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Jackson v. City of Peoria

United States District Court, C.D. Illinois, Peoria Division

October 11, 2019

CITY OF PEORIA, Defendant.



         This matter is now before the Court on Plaintiff's Petition for Attorney's Fees and Costs under 42 U.S.C. § 1988. (ECF No. 37). For the reasons stated below, Plaintiff's Petition is GRANTED in part and DENIED in part.


         Plaintiff had an initial consultation with attorney Athena M. Herman on September 15, 2016, regarding a case he believed he had against Defendant for unlawful termination.[1] Plaintiff paid $300.00 for the consultation but did not hire Ms. Herman because he could not afford her rates.

         On March 27, 2017, after being issued a dismissal and notice of right to sue by the U.S. Equal Employment Opportunity Commission, Plaintiff filed a pro se complaint alleging unlawful termination of employment in violation of Title VII of the Civil Rights Act of 1964, 41 U.S.C § 1981. (ECF No. 1). Plaintiff also filed a motion to proceed in forma pauperis and a motion requesting appointment of counsel. (ECF No. 2 - 4). This Court granted Plaintiff's motion to proceed in forma pauperis, but denied appointment of counsel. (ECF No. 5).

         Subsequently, Plaintiff met with Ms. Herman and requested that she represent him, but she declined because Plaintiff was still unable to afford her rates; however, Ms. Herman did advise Plaintiff that he should file a motion for default judgment because Defendant had not filed a timely response to his complaint.

         After being provided notice of default, Defendant filed a motion to dismiss Plaintiff's complaint on September 19, 2017. (ECF No. 14). Thereafter, Plaintiff contacted Ms. Herman and requested that she review Defendant's motion to dismiss, to which she agreed. Ms. Herman provided legal advice and told Plaintiff that Defendant wrongly requested his complaint be dismissed with prejudice when Federal Rule of Civil Procedure 4(m) requires that such dismissal be without prejudice. During this meeting, Ms. Herman continued to decline to represent Plaintiff, but allegedly stated that he would be charged for the advice if he won his case. At this meeting, Ms. Herman also told Plaintiff that he could contact her in the future for limited legal advice and she might be willing to provide it on an “ad hoc basis.”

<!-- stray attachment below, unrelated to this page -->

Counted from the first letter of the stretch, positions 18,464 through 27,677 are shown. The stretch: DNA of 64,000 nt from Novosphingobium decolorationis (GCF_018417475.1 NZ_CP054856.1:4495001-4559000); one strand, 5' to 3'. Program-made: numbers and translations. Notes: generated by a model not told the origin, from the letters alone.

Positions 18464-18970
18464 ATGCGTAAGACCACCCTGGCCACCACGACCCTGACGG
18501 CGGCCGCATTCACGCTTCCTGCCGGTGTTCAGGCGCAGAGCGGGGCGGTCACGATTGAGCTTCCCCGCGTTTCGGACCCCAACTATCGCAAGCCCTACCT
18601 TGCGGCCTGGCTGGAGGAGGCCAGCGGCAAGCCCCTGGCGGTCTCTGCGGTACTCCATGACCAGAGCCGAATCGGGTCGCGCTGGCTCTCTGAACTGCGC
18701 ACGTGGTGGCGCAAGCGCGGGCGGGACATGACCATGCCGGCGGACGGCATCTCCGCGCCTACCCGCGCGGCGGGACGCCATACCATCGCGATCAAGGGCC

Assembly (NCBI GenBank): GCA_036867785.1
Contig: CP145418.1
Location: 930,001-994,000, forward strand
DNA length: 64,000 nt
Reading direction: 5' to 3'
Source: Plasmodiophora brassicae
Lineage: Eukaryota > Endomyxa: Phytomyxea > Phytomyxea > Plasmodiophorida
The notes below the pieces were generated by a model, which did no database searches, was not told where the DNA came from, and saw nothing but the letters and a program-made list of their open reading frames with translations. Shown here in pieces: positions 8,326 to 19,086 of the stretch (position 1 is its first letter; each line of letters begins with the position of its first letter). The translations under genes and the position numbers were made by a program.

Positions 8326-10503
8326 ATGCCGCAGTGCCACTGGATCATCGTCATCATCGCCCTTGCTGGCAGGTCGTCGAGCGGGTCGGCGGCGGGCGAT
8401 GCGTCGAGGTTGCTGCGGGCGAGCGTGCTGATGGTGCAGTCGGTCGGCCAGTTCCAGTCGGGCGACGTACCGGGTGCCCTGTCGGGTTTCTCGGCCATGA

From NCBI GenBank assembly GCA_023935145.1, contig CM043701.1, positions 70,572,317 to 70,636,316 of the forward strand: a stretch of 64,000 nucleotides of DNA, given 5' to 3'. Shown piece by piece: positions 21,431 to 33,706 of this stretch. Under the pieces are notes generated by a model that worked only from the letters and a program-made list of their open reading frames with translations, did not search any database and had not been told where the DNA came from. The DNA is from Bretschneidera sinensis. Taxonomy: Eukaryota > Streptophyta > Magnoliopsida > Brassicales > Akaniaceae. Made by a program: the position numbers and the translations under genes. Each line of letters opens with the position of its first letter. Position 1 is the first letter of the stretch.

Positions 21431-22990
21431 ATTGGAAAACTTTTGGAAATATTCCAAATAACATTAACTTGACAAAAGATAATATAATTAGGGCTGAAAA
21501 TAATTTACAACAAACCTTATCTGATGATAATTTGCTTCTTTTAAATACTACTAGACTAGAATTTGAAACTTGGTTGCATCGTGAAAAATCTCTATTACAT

On June 29, 2018, Plaintiff reached out to Ms. Herman seeking advice regarding discovery. Ms. Herman provided Plaintiff with sample interrogatories and requests to produce documents and made recommendations about how Plaintiff could adapt them to fit his case. On July 24, 2018, Plaintiff sent Ms. Herman his draft discovery requests, and Ms. Herman revised them. When Defendant failed to respond to Plaintiff's discovery requests, Ms. Herman provided him with a sample motion to compel and told him how to adapt it to his case.

         Plaintiff met Ms. Herman on October 25, 2018, to review Defendant's responses to Plaintiff's discovery requests. They met again on November 27, 2018, to discuss what information was missing from Defendant's responses. Ms. Herman provided Plaintiff guidance regarding a second motion to compel. Plaintiff returned the next day with a draft of the motion, and Ms. Herman edited it.

         Sometime thereafter, Plaintiff made a “good-faith payment” of $75.00 to Ms. Herman and bought a fruit tray for the time she had provided. Ms. Herman also spoke with Plaintiff concerning the arguments he should make at a motion hearing in December 18, 2018.

         Ms. Herman did not hear from Plaintiff again until March 2019, when he received a deposition notice. Ms. Herman continued to decline representation but agreed to prepare him for the deposition and to represent him solely at the deposition. She told him that she would consider future representation based on what would occur at the deposition.